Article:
CEOL
Divided Bosnians agree joint education principles

SARAJEVO, May 11, 2000 -- (Reuters) Officials in ethnically divided Bosnia on Wednesday agreed education guidelines that will apply to schools throughout the Balkan country in the hope of promoting tolerance and raising standards.

A declaration after the agreement between officials of Bosnia's Moslem-Croat federation and the Serb republic said education should help bring Bosnia's communities together.

But it added that the three groups should be entitled to preserve and develop their own cultural and historic heritage.

"The highest quality of education based on genuine European standards and norms should be sought for all children and young people of Bosnia and Herzegovina, the single most valuable resource that the country has in order to shape its future," the declaration said.

Like many other areas of Bosnian life, the education system remains divided along ethnic lines more than four years after the end of the devastating 1992-95 war. There are three curricula for Moslem, Serb and Croat children.

Bosnian Croat pupils use books from Croatia and learn that Zagreb is their capital. Bosnian Serbs study from Yugoslav books which say that Serbia is their homeland.

In all future text books, Bosnia is to be used as the main point of reference.

Matei Hoffmann, a deputy to the West's top Bosnia envoy Wolfgang Petritsch, said Wednesday's agreement was important for Bosnia's future.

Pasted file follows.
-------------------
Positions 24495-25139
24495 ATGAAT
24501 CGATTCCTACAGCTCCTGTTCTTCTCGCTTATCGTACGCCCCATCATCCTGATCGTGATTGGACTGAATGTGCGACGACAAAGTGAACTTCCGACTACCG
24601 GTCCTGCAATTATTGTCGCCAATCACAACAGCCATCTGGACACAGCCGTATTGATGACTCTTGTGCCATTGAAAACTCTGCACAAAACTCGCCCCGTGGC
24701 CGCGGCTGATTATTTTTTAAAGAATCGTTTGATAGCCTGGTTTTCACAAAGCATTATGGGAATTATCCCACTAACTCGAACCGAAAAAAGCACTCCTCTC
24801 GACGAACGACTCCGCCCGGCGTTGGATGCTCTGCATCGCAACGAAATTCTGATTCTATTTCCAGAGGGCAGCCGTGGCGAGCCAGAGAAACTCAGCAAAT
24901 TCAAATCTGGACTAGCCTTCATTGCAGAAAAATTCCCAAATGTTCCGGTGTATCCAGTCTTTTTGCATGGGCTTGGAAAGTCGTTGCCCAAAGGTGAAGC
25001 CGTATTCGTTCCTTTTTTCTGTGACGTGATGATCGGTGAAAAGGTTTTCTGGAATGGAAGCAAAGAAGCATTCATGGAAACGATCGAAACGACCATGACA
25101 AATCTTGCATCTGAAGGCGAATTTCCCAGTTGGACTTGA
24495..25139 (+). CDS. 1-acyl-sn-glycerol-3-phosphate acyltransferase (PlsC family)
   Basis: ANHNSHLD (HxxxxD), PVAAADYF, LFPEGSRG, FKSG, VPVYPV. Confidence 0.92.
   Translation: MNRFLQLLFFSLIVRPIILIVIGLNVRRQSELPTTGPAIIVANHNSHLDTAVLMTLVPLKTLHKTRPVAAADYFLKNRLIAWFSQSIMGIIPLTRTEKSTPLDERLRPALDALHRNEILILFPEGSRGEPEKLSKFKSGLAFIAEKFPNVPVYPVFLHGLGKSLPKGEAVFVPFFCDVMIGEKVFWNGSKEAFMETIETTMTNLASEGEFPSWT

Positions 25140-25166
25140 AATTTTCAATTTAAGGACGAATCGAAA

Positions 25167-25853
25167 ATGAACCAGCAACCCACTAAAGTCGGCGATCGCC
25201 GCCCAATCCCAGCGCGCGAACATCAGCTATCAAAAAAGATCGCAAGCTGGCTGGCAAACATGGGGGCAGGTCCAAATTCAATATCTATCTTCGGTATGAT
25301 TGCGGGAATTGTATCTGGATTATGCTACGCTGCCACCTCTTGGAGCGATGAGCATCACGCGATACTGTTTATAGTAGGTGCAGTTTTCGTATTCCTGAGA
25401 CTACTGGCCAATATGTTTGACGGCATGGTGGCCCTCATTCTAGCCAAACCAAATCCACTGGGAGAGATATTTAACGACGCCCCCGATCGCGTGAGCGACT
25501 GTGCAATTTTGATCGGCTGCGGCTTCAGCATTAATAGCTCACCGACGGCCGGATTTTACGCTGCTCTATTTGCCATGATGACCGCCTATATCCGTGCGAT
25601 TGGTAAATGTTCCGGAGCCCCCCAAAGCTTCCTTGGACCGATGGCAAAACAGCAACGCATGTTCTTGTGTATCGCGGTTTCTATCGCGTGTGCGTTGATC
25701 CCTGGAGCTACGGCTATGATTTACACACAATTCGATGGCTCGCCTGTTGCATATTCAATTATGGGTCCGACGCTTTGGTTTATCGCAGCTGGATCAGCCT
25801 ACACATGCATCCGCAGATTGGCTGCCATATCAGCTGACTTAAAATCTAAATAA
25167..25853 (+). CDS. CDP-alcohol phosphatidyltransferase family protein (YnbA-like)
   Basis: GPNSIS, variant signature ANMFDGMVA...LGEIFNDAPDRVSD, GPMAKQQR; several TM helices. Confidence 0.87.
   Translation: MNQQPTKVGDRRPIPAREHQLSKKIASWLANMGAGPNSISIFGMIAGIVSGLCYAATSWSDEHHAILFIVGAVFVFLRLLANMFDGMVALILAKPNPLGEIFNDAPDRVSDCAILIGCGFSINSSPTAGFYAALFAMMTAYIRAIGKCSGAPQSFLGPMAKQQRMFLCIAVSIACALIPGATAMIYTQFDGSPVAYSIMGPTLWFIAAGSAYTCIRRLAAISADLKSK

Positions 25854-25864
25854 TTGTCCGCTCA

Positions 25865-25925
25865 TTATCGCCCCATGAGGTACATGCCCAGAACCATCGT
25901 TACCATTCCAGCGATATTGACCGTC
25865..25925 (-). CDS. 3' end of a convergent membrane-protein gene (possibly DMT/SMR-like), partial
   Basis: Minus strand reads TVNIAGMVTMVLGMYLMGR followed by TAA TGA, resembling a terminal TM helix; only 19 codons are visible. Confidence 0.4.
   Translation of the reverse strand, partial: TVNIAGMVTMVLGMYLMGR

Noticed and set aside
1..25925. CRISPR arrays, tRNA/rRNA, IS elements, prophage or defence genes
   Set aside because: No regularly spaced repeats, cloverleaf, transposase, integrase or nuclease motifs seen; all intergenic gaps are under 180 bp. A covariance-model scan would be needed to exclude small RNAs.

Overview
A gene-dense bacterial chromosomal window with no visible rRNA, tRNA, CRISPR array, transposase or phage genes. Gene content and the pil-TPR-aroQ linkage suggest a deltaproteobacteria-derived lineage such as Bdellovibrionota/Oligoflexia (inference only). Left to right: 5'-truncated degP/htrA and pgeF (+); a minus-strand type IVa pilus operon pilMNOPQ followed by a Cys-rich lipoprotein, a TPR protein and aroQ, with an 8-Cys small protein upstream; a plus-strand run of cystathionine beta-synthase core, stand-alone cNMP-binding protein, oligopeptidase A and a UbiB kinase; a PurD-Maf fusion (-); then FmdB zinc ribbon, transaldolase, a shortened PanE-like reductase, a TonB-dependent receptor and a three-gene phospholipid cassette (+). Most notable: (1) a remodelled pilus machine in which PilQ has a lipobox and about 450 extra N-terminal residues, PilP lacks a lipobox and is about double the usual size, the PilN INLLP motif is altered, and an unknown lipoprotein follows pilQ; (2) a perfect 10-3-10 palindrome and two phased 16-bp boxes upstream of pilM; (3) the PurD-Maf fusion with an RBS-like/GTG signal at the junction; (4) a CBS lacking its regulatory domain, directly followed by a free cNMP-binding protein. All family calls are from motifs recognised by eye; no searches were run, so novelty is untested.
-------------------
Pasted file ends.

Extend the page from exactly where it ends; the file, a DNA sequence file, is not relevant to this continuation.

"A future which we all see as enshrined in a project which brings Bosnia closer to European dimensions," he said.

Gabrielle Mazza, a representative of the Council of Europe, said the agreement was an important step towards Bosnia's hope of joining the body, which aims to promote human rights and democracy.

Under the agreement, all diplomas and certificates should be recognized throughout the country.

Priorities will be to ensure teaching throughout Bosnia in both Cyrillic and Roman alphabets, of the shared literary and cultural heritage and about Bosnia's three major religions, Islam and Roman Catholic and Orthodox Christianity.

"We want to assure all human rights for children in the system of education," said Bosnian Serb Education Minister Nenad Suzic.



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